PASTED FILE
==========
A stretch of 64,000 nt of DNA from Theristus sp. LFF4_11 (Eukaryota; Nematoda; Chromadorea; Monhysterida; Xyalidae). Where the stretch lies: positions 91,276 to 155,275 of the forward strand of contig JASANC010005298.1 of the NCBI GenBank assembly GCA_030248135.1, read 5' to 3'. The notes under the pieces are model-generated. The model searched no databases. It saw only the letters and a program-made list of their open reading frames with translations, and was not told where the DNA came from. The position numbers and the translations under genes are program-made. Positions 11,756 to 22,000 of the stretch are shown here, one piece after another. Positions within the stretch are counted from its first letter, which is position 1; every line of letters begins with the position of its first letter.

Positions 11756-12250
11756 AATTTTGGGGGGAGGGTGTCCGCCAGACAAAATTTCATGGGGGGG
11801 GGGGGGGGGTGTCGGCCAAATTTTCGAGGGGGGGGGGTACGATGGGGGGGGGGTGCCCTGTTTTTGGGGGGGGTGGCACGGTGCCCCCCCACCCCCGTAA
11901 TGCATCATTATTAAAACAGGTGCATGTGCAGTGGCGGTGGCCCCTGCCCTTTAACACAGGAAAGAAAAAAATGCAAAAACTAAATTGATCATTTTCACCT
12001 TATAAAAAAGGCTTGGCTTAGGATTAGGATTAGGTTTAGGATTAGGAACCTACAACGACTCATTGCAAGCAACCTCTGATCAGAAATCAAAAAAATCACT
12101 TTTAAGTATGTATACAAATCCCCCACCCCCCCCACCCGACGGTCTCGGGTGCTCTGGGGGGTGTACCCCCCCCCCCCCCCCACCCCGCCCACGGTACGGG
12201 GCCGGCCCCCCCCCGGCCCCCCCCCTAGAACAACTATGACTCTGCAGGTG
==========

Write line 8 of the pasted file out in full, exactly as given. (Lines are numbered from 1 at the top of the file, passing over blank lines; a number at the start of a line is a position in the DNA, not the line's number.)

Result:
12201 GCCGGCCCCCCCCCGGCCCCCCCCCTAGAACAACTATGACTCTGCAGGTG